Teach Station

Expedition 31 

DIY Podcast: Space Station

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All Things Station

The International Space Station is massive. And NASA has a massive amount of Web pages about the station. How can you cut through the technical data and focus on the educational aspects of the station so students can benefit from the orbiting science laboratory?

The answer is the Teach Station website. The new site is the place to go for lessons, activities, opportunities, news and other educational resources related to the space station.

The Teach Station logo with a silhouette of the International Space Station


The site is one of many websites offered by the Teaching From Space Office. Teaching From Space offers experiences and resources not found anywhere else. Through the Teach Station site you can learn about Inflight Educational Downlinks. These downlinks put you in touch with astronauts aboard the International Space Station to answer questions related to your classroom studies.

Teach Station is the site to find resources for students as they’re building podcasts using the Space Station module. Teach Station has the who, what, when and where of International Space Station news.

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Seeing the Station

Remember in the movie “October Sky” when the family went outside and watched as the Russian Sputnik satellite flew overhead? It looked like a point of light moving across the sky. That had to be a cool and somewhat frightening experience. When the International Space Station flies over, it looks similar to what was shown in the movie. If the conditions are good, you and your students might be able to see the station flying across the night sky. Seeing the station makes it relevant and could make students more enthusiastic when they create a podcast episode using the Space Station DIY Podcast module.

NASA has a website that tells where and when the station will be flying over, the station’s location in the sky at that time, and the amount of time it will be visible. You and your students can figure out when it will be passing over your community.

Another NASA page shows the current location of the station on a world map. This page is fun because you can see when the station is in daylight or darkness.

Screenshot of the space station orbital tracking map


The Brain Bites video “How Can I See the Space Station?” shows how that tiny point of light will look as it flies overhead.

One evening as I was leaving work, the space station flew overhead. My co-worker pointed it out. I jumped out of my car and ran into our office through the back door. There were only a few people left in the building so I shouted, “The station is flying over,” and dashed out the front door because the station was flying over the building. My colleagues caught up with me outside. Believe it or not, some of us at NASA are geeks and still love to watch the station fly over.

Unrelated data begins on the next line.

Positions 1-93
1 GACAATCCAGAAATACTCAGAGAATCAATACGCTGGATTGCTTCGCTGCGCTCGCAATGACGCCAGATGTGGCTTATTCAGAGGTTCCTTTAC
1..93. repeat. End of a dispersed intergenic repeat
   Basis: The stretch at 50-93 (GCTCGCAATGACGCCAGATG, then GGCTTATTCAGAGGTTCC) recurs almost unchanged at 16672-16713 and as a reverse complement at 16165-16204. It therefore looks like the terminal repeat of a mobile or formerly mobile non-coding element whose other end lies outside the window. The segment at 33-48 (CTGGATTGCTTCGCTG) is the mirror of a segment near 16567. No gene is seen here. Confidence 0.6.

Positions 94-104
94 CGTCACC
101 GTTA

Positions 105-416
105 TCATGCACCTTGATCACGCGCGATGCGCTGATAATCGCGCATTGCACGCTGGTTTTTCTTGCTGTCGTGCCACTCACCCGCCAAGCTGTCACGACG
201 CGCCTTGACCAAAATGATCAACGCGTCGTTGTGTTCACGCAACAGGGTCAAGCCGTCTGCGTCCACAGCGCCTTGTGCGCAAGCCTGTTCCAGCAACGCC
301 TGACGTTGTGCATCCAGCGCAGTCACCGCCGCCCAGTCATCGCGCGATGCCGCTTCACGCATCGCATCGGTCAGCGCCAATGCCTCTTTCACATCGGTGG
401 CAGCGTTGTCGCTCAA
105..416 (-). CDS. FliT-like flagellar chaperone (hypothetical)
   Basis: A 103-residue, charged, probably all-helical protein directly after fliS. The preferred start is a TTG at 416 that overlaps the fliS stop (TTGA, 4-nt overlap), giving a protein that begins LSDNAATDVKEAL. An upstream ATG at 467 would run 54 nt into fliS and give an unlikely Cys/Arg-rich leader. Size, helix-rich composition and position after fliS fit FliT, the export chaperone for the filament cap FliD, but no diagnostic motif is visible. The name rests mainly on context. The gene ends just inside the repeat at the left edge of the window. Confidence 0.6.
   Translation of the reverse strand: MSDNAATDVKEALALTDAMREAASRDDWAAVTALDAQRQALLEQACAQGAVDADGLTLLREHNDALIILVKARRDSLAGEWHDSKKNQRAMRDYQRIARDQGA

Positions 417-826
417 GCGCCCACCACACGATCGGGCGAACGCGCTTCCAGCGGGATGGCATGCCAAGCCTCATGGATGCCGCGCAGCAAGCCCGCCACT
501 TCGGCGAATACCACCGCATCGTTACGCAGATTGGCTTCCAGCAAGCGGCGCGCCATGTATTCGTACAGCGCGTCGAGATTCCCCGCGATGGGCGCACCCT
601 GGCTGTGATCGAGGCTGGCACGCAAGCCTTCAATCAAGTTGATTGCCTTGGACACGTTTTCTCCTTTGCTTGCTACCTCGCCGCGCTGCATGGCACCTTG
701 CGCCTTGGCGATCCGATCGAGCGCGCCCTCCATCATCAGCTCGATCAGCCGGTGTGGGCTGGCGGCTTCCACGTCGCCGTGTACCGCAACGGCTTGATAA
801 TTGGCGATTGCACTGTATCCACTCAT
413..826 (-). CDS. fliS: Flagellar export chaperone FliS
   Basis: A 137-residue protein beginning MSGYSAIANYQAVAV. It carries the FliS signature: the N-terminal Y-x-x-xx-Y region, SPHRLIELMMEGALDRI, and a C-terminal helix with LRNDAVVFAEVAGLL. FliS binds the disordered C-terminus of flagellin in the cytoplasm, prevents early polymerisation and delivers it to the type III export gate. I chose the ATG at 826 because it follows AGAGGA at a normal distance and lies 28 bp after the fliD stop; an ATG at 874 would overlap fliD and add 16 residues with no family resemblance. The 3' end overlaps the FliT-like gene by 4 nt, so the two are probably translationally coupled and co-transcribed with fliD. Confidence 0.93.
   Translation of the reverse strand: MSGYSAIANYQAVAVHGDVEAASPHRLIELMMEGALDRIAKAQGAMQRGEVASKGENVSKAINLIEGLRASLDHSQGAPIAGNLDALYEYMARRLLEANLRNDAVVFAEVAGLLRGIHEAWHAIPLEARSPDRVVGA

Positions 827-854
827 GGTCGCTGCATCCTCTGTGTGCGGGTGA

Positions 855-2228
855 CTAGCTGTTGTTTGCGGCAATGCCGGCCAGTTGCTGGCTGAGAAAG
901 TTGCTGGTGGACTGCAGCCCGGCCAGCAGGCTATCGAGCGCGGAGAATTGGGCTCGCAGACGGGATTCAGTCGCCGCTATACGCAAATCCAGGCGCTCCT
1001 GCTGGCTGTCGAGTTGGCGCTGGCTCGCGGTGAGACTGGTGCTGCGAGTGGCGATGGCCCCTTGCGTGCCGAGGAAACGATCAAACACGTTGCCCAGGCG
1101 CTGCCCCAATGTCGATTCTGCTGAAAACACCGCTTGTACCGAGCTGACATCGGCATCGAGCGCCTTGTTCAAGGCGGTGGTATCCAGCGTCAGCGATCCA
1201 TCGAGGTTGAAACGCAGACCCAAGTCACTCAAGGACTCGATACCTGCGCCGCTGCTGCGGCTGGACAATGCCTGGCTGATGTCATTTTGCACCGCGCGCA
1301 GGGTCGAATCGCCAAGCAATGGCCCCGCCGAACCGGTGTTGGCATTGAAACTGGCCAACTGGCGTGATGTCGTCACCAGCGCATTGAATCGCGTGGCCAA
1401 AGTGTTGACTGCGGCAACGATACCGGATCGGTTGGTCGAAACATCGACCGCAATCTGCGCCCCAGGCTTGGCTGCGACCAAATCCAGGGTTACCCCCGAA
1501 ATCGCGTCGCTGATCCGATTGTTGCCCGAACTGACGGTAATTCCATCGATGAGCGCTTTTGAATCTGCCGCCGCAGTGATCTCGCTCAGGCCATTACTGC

When I was teaching, I would give my students the “assignment” of watching for the station. Eighth-graders can be as excited about seeing the station as some of us at NASA are.

My most exciting station sighting was in Florida during the launch of STS-131. The shuttle was on the launch pad for a 6:30 a.m. liftoff. It was still dark. At about 6:15 a.m., the station flew over in front of the moon. The experience couldn’t have been better if someone had planned it.

Look up and see the station as soon as you can. And, oh yes, there is an app for that. Search for apps for your smartphone or tablet computer, and you may find several versions of an app that will alert you when the station is flying over.

•    Station Sighting Opportunities
•    Station Tracking Map

DIY Podcast: Space Station

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If I Could Talk to the Astronauts

NASA discovers new worlds, builds better aircraft, sends probes to the end of the solar system, studies Earth, and launches humans into space. On top of all that, NASA has free opportunities for teacher and student involvement.

Another one of those opportunities is coming soon. NASA is accepting proposals from educational institutions that would like to host a videoconference with astronauts who are on board the International Space Station. The event is called an In-flight Education Downlink. During the downlink, students and astronauts have a 20-minute question-and-answer session as the astronauts orbit Earth. I like to call it the ultimate “ask-the-expert” experience.

The proposals, due June 1, 2012, will allow the selected institutions (schools, districts, museums, etc.) to downlink with the space station Expedition 33 and 34 crews. Astronauts Sunita Williams, Kevin Ford and Thomas Marshburn will answer students’ questions. Williams is returning to the station. She lived and worked on the station 195 days during her tour as flight engineer for Expeditions 14 and 15 from December 2006 to June 2007. She is featured in the DIY Podcast: Fitness module.

Watch astronauts Dan and Don talk to elementary school students
during a recent downlink.

Even before you submit a proposal, you and your students can participate in an interactive webcast with Williams. On May 2, 2012, from 9:30-10:30 a.m. EDT, Williams will discuss her past experiences with NASA and the science she’ll be performing during her next mission. The webcast is made available by NASA’s Digital Learning Network.

What kind of questions would your students ask if they could talk to the astronauts? Would they be motivated to learn more about science, technology, engineering or math?